GWSS and Political Science major Kendall Witaszek will be graduating summa cum laude this May. In preparation for graduate school at Queen's University in Kingston, Ontario, Kendall has taken opportunities both on and off campus to strengthen her confidence in applying the critical concepts that she has learned and internalized through her academic training.
Don't miss this timely article featuring GWSS Feminist Studies Ph.D. candidate and Graduate Instructor Angela Carter highlighting the gap between an increase in students who request accommodations through the Disability Resource Center (DRC) and some instructors' reluctance to meet those accommodations both inside and outside the classroom.
Nirmala Erevelles is a Professor of Social and Cultural Studies in Education at the University of Alabama. Her teaching and research interests lie in the areas of disability studies, critical race theory, transnational feminism, sociology of education and postcolonial studies. She is the author of numerous journal articles and the 2011 monograph "Disability and Difference in Global Contexts: Enabling a Transformative Body Politic". Watch the full lecture given by Dr. Erevelles on April 14 co-hosted by the Critical Disability Studies Collective (CDSC) as part of the 2016-17 GWSS Colloquium Series.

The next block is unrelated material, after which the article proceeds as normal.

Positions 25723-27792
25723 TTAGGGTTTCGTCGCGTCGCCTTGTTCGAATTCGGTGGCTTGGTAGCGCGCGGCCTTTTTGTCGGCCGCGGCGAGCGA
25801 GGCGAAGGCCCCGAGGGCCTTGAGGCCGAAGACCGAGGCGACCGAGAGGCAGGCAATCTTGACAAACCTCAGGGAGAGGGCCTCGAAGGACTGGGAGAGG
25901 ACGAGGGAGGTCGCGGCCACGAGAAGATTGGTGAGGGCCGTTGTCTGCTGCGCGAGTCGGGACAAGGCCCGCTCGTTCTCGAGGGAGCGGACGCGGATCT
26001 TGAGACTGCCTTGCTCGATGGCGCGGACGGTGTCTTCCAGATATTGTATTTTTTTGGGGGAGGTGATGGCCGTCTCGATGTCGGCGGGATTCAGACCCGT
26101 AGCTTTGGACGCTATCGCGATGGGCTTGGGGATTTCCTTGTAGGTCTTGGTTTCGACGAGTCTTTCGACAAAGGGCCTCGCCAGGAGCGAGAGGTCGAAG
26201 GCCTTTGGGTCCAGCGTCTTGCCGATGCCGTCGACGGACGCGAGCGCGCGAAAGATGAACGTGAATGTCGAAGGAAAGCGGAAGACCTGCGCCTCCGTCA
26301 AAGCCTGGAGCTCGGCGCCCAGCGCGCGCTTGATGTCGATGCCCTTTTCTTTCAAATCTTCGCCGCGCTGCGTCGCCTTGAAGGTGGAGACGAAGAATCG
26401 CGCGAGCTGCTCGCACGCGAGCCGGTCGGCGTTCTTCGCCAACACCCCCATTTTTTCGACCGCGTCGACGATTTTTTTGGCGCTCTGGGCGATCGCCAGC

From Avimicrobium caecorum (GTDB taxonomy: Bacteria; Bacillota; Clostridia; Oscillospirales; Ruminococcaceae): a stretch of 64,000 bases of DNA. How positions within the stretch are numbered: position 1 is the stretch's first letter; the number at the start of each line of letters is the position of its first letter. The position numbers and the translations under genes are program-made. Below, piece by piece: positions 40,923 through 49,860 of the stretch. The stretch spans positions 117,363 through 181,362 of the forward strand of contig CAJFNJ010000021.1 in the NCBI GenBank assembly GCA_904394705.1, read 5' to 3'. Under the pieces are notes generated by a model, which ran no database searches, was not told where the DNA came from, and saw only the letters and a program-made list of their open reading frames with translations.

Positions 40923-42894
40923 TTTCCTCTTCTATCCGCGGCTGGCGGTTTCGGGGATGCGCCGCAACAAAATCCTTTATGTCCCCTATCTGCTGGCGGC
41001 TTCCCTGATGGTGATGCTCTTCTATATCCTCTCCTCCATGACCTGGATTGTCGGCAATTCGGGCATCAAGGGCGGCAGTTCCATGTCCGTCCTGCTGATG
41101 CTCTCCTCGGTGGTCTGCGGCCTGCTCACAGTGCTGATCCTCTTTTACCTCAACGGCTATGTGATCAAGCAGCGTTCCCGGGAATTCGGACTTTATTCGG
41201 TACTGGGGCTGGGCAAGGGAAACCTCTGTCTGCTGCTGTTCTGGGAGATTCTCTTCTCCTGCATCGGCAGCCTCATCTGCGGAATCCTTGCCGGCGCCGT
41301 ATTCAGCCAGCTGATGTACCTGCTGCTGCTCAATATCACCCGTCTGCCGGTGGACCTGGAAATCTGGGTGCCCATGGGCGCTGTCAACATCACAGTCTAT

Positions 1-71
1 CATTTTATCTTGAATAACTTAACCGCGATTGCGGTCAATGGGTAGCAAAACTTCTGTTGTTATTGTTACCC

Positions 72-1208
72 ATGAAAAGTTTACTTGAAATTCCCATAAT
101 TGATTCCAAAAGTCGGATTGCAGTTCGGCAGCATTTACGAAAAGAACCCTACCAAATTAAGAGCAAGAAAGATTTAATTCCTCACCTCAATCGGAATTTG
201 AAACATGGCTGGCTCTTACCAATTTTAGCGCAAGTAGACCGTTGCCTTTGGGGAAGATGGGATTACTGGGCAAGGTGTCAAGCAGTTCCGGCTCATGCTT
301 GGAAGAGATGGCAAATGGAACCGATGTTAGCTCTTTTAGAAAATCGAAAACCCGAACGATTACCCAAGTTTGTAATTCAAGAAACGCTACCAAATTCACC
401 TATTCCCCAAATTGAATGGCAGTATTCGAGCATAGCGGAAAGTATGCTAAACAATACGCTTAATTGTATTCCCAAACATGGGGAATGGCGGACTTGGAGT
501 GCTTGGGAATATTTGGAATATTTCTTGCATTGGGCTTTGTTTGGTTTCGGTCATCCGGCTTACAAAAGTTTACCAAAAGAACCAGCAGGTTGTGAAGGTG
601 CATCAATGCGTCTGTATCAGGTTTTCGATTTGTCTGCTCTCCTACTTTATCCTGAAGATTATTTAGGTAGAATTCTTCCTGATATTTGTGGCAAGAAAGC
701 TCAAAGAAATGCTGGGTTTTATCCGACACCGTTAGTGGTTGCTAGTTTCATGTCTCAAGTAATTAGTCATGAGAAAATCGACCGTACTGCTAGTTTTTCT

Why would a professor in a U.S. university include a course on Trump in his history class? A day after the result of the U.S. Presidential Election was announced on November 9, Aren Aizura, Assistant Professor in the Gender, Women and Sexuality Studies Department, received emails from students saying they were “scared to leave their dorms” because of Trump’s anti-immigrant rhetoric and policies restricting the entry of outsiders and suspending the U.S.'s refugee program. Read more about Dr. Aizura's take on these issues and efforts to combat them.
Take a look at this story by Colleen Flaherty in "Inside Higher Ed" featuring an interview with GWSS alum Sara Hottinger and her new book "Inventing the Mathematician: Gender, Race, and Our Cultural Understanding of Mathematics" in which she argues that part of the love/hate polarization of mathematics is how we learn to see math and the people who excel at it - typically male, white and relentlessly objective.